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You might have expected the Big Dada label’s previous attempts to grab a slice of the grime pie to put them off touching the scene again. However, the reputation of longstanding producer and MC Jammer as being level-headed and stoic is as pronounced as that of Wiley – who released one album on Big Dada and then flounced off – being an absurd head-the-ball. As such, BD are on firmer ground with Jammer’s long-awaited debut album, which has an ace sleeve featuring our man shushing an elephant and a clutch of tracks with that hallowed ‘crossover potential’ which, during what isn’t exactly a commercial boom time for grime, is something on the to-do list of most figures in the scene.
Notorious as a go-to man of grime, with membership of/affiliation to numerous crews in his time, he’s keen to let you know about it, albeit by means of bigging up the great and the good of the genre. D Double E, Kano, Wiley and Ghetto are all reeled off on ‘The Beginning’, which kicks off Jahmanji and which is one of those tracks that you get on most grime full-lengths, where the protagonist condenses his career to date into a few minutes to self-salute the fact he’s finally got his album done.
While there are a few too many tracks on here that just fly past without leaving much impression, ’10 Man Roll’ is hyperactive and addictive, and has been repeatedly caned in this reviewer’s abode over the last fortnight. Producer Mumdance’s combo of rapid snare cracks and trancey synth riffs works a charm; this is the sort of banger that encapsulates everything (that was) great about grime. Jammer is out on the piss with Skepta, JME and Frisco from Boy Better Know, and their agenda for tonight is to blag into a club, take drugs and, having scanned the crowd to check there’s no wankers who’ll kick off, “get on the mic, say ‘Boy Better Know!’ and shut the whole place down in a rage.” Their collective grandeur is really quite modest, when you think about it: as I say, this is why grime was so damn fresh in the first place, and why all that corny if well-intended Reynoldsian chat about it being a British answer to US street rap took root.
Toddla T, a hybrid-crazed producer whose modest success has arguably spawned folks like Mumdance, gives ‘Back To The ‘90s’ a backdrop that sounds like 20-year-old piano rave would if was made using today’s best digital gear. Why does Jammer want to visit said decade? “Reebok Reebok Reebok Reebok,” he clarifies. Dude there’s this website called eBay, not sure if you’ve heard of it.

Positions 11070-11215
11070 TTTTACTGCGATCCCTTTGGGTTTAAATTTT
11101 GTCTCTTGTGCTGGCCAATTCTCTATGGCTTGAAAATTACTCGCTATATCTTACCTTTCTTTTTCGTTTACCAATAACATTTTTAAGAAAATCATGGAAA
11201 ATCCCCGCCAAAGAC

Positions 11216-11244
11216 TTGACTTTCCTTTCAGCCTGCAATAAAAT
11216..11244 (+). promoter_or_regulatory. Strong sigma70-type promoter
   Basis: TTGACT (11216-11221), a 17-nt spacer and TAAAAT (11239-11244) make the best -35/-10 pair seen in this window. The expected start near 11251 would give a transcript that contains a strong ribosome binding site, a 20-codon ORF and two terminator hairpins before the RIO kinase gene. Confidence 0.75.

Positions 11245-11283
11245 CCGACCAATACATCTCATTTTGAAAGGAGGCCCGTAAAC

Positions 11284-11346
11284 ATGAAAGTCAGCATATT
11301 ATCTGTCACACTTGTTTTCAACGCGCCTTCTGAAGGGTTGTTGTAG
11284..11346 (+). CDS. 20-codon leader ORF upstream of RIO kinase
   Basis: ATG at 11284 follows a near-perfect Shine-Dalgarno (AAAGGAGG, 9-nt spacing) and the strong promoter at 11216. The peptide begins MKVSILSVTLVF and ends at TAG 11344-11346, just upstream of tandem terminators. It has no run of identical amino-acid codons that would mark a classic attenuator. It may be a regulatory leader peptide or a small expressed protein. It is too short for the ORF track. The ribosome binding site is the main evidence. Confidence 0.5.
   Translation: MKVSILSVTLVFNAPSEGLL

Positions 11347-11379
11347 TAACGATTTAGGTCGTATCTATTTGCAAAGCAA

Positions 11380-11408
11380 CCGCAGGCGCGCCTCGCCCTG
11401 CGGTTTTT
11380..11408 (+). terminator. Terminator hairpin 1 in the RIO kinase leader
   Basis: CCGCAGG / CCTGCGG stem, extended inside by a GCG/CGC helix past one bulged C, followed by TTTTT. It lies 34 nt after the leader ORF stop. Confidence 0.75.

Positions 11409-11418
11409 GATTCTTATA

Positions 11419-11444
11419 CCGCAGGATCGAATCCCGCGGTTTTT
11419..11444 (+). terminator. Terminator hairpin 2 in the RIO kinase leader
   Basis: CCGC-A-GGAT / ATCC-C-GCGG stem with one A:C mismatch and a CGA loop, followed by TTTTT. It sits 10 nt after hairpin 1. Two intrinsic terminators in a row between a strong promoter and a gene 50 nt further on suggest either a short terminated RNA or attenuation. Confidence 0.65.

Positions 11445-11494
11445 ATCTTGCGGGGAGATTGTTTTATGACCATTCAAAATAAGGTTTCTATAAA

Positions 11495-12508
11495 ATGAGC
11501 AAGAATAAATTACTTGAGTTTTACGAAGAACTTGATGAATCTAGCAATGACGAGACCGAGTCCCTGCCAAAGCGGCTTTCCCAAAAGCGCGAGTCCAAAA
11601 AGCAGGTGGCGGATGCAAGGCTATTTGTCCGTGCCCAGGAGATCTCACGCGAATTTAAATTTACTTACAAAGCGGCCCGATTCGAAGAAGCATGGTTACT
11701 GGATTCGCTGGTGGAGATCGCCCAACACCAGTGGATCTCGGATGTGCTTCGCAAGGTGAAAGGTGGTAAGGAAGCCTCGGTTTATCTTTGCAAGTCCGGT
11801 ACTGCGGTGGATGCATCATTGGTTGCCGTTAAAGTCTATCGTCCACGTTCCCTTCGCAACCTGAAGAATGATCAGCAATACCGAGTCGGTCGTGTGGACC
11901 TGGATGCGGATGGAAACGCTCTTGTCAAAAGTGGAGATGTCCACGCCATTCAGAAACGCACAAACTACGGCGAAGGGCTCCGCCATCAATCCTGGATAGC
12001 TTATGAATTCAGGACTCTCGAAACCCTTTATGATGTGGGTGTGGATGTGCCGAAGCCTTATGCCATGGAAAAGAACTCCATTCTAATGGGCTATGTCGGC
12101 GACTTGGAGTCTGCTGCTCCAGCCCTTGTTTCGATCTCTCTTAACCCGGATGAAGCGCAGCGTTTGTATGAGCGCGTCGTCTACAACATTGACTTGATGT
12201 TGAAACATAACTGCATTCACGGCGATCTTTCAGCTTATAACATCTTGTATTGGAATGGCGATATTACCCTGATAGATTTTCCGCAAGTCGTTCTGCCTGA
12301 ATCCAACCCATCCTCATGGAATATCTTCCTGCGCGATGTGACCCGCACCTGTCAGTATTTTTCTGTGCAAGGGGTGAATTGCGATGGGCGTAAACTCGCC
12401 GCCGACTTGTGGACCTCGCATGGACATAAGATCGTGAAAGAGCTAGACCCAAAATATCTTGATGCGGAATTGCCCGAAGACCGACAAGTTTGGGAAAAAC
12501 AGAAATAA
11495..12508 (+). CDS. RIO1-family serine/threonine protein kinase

For unabashed daftness it’s outstripped by Toddla’s other production on Jahmanji, ‘Party Animal’: this is a massive sample of Adonis’ 1986 house classic ‘No Way Back’ over which Jammer tries to hoover up some of that loose ‘Yates’ Wine Lodge playlist’ cash, post-‘Bonkers’. “Keep jumping! On the dancefloor music’s pumping! If you’ve got a boyfriend just dump him!” Pro tip: being told to have fun tends to make matters less fun.
When Jammer doesn’t have any buddies donating guest bars, the tracks seem… sparse. ‘Max Not Minimum’ is busy as heck rhythm-wise, a relentless glitchy clatter that makes a lot of ‘future garage’ sound fairly workaday, but after 30 seconds or so of his one-paced cackling flow, I basically want to hear someone else. Also, he namechecks Ed Hardy but forgets to clarify that Ed Hardy makes shit, horrible clothes worn only by pricks. ‘Don’t Play With Me’ is pretty much the same deal, suggesting that when Jammer comes up with an especially rad beat he can’t bear to let anyone else bask in its glory. He was a producer for a good few years before approaching the mic, and it kind of shows: he might have birthed some amusing Snoop-ish slang (murkle, neckle, seckle etc) but that doesn’t equal MC greatness.
Jahmanji has two notably contemplative tracks among the bustle and bounce, and they’re two of the album’s highlights. ‘Bad Mind People’ feeds dub reggae into grime with a sympathetic hand and a sweet old-skool dancehall chorus courtesy of Lickle J; later on, ‘One Too Many’ – despite having a backbone of hyper-commercial trance (sounds like the Big Brother theme, in fact) – finds Kivanc overdoing it at a rave and blacking out. He sounds genuinely despondent, and renders ‘One Too Many’ the necessary corrective to ’10 Man Roll’. It’s these highs and lows that make Jahmanji worth an ear, along with a scattered few beats Jammer cooks up. This probably isn’t going to get played from beginning to end too often, though, and not just because of the ADD-addled iPod generation.